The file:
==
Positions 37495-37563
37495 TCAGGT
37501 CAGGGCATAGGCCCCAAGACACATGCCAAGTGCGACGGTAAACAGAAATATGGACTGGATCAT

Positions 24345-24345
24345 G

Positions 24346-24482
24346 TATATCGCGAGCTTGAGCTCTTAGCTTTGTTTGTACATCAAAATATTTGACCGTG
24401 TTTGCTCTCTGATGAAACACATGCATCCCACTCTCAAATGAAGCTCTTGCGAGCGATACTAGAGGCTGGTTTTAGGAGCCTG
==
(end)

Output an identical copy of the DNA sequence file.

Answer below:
Positions 37495-37563
37495 TCAGGT
37501 CAGGGCATAGGCCCCAAGACACATGCCAAGTGCGACGGTAAACAGAAATATGGACTGGATCAT

Positions 24345-24345
24345 G

Positions 24346-24482
24346 TATATCGCGAGCTTGAGCTCTTAGCTTTGTTTGTACATCAAAATATTTGACCGTG
24401 TTTGCTCTCTGATGAAACACATGCATCCCACTCTCAAATGAAGCTCTTGCGAGCGATACTAGAGGCTGGTTTTAGGAGCCTG